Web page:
By Tara Jo Quinn
Three weeks before Dan and I got engaged we signed up for an online dating service.
It was a game, you see.
One afternoon, while we were watching baseball highlights, a commercial for eHarmony came on, and we cracked jokes as a series of presumably happy couples gazed into each other's eyes and snuggled while a voiceover offered some jargon about how, at eHarmony, potential matches are filtered for compatibility. And compatibility is a science, the ad implied, for eHarmony uniquely measures it according to 29 different "Dimensions."
Dan and I decided to be scientific, too. So after a few minutes of coming up with fake advertising campaigns of our own (like, "When your current relationship proves to be inharmonious..." or, "If you and your partner are no longer striking a chord..."), we decided to get empirical.
"Dan," I said. "Let's make eHarmony profiles and see if they match us with each other."
After all, reviewing your matches is free.
So later that night, we set to work. Sitting at opposite ends of my father's kitchen table, we filled out our questionnaires at the same time on separate laptops. We took turns reading the questions aloud. Only occasionally did we demand that the other answer in a specific way (i.e., Dan didn't allow for too much self-effacing on my part).
Completing the survey took over an hour; but once we were finished, there were instant results: each of us had seven matches.
Mine, unfortunately, were all from the
"A compatibility profile is never going to match us with each other," he said. "Think about how they go about determining things. The only way they measure intelligence is based on how much school you've completed. You finished college; I didn't--so they're going to assume you're too smart for me."
In reality, this is not so.
The fact that I'm not a single mother wasn't doing anything for us either. Dan's 17-year -old sister lives at home with him; so when the survey asked if anyone under the age of 18 lived in his house, Dan said yes. As a result, almost all of his matches had listed their sons as one of the three things they're most thankful for.
So Dan gave up, but I kept checking--partially because I wanted a story to tell and partially because I was rooting for eHarmony.
Surveys that qualify personalities fascinate me. During college, my roommate Alaina and I spent hours on end discussing Myers-Briggs typology, convinced that it could explain things about ourselves and the people we knew.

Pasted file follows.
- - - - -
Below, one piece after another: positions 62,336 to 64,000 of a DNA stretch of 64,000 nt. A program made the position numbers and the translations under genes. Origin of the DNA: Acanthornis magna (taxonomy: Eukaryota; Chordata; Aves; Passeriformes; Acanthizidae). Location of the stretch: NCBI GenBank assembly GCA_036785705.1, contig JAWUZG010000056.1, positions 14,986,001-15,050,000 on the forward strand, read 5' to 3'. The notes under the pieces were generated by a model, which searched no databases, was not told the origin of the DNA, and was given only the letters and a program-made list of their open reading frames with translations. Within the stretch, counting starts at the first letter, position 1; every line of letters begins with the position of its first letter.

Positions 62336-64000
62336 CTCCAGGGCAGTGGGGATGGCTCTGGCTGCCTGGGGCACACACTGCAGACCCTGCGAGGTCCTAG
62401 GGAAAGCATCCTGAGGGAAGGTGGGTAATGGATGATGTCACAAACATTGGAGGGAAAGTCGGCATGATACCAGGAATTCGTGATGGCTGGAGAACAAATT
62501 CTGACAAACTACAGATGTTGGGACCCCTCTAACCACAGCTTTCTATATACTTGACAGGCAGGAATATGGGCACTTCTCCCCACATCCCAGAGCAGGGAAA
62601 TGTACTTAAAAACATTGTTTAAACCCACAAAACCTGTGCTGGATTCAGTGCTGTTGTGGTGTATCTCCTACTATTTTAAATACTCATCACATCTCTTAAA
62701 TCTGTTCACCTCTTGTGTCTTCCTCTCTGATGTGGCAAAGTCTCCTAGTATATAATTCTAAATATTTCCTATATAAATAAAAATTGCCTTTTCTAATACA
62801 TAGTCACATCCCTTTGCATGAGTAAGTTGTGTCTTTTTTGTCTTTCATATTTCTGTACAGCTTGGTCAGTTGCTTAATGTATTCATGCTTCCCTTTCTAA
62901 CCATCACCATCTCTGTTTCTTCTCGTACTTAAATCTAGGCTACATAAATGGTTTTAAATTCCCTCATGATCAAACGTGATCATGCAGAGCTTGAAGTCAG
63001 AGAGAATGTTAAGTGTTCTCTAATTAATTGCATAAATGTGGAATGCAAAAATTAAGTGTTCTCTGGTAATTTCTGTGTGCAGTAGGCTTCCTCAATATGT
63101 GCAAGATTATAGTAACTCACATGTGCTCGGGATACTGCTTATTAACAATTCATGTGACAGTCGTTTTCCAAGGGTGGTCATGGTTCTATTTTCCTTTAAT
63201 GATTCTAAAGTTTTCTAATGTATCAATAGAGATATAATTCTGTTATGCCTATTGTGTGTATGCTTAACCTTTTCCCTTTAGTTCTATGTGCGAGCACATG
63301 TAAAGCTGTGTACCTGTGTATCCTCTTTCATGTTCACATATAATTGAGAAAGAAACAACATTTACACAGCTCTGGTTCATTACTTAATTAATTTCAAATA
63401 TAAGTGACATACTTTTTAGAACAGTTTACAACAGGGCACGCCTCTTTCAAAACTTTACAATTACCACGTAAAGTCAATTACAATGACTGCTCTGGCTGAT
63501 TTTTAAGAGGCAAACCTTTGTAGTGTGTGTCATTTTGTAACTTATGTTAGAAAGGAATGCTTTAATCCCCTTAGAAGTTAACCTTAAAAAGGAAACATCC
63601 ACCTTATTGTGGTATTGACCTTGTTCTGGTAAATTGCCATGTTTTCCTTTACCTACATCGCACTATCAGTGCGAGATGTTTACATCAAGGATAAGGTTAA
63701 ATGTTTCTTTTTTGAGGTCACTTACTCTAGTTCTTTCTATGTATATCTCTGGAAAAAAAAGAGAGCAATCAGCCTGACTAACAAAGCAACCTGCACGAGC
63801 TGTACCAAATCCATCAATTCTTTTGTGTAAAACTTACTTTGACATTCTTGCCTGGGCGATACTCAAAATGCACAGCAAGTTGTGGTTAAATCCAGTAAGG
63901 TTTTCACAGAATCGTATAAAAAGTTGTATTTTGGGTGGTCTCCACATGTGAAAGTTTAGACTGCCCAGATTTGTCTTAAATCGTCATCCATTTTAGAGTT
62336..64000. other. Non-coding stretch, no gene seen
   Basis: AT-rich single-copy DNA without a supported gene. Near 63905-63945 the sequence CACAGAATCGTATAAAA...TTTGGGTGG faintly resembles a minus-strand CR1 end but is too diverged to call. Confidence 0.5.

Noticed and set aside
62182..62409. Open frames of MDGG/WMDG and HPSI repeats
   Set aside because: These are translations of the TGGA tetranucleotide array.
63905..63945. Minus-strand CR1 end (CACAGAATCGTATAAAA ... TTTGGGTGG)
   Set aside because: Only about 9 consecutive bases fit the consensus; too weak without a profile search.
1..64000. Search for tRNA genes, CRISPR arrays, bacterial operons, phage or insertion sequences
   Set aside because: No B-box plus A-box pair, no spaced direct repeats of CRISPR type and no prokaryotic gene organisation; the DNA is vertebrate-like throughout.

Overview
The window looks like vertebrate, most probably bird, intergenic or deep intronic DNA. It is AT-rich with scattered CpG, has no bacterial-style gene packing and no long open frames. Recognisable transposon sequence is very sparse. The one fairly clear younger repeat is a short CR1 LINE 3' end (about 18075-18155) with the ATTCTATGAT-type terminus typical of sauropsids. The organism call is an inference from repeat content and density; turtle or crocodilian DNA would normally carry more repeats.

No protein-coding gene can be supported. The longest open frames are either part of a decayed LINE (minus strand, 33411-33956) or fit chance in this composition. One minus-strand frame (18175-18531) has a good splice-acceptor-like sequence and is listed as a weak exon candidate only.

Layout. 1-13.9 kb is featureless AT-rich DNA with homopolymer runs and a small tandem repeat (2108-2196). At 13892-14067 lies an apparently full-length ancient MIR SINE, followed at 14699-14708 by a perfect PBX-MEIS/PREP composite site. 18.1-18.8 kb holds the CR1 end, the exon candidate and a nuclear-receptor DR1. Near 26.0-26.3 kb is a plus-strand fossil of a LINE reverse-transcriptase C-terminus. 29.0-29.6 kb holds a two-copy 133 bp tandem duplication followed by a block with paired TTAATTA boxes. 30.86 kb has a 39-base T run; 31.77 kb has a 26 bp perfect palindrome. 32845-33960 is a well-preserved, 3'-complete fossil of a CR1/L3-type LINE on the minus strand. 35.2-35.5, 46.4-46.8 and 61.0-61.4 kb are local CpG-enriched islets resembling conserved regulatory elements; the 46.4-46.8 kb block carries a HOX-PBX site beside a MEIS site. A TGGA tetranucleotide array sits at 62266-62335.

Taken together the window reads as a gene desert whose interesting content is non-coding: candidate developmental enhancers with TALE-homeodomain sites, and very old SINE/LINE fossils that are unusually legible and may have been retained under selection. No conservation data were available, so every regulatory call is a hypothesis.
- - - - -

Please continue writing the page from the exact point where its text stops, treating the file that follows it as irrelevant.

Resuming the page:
When I checked my eHarmony matches during those weeks, I was hoping, on one hand, for the same thing--a formula, a scientific indicator that Dan and I actually were meant to be. On the other hand, I was hoping for a loophole in chance-meeting.
What if we hadn't both gone to that art show on the same night? I thought. What if I'd decided not to go to the bar with our mutual friends afterwards? Couldn't eHarmony have helped? Couldn't it?
Apparently not. Apparently meeting a marriage-able other online leaves as much up to chance as any other means of meeting somebody. (Beg to differ? Just take a look at some online reviews: most people don't have anything magical to say about eHarmony.)
But it should be no surprise that the company's founder, Dr. Neil Clark Warren, thinks differently. In a 2005 interview with the National Review Online, he predicted that, "In five or ten years, there will be such an awareness of the massive challenge of finding someone with whom you have broad based compatibility that almost everyone will use the internet for this critical task."
To be honest, when I first read that, I felt a little spooked--"this critical task." Was it a bad omen that my soon-to-be-fiancé didn't bring me up as a result on Dr. Warren's patented romantic search engine?
...Probably not: I would venture to guess that matching personalities is a bit more complicated than matching key words and phrases. Besides, Dr. Warren, your five years have passed, and--at least in my experience--most people still consider online dating a last resort.
To eHarmony's credit, though, it may be a way to "get out" for the otherwise housebound. After checking his profile yesterday, neither of us was surprised to find that, in the last two months, Dan--the man for single mothers--had accrued about sixty more "matches" than I had.
Hey, if it wasn't marketable to some people, it wouldn't stay in business.
As for me and Dan, we're still glad to have found each other the old fashioned way--without a computer's approval.
Tara Jo Quinn lives and loves in Langhorne, Pa.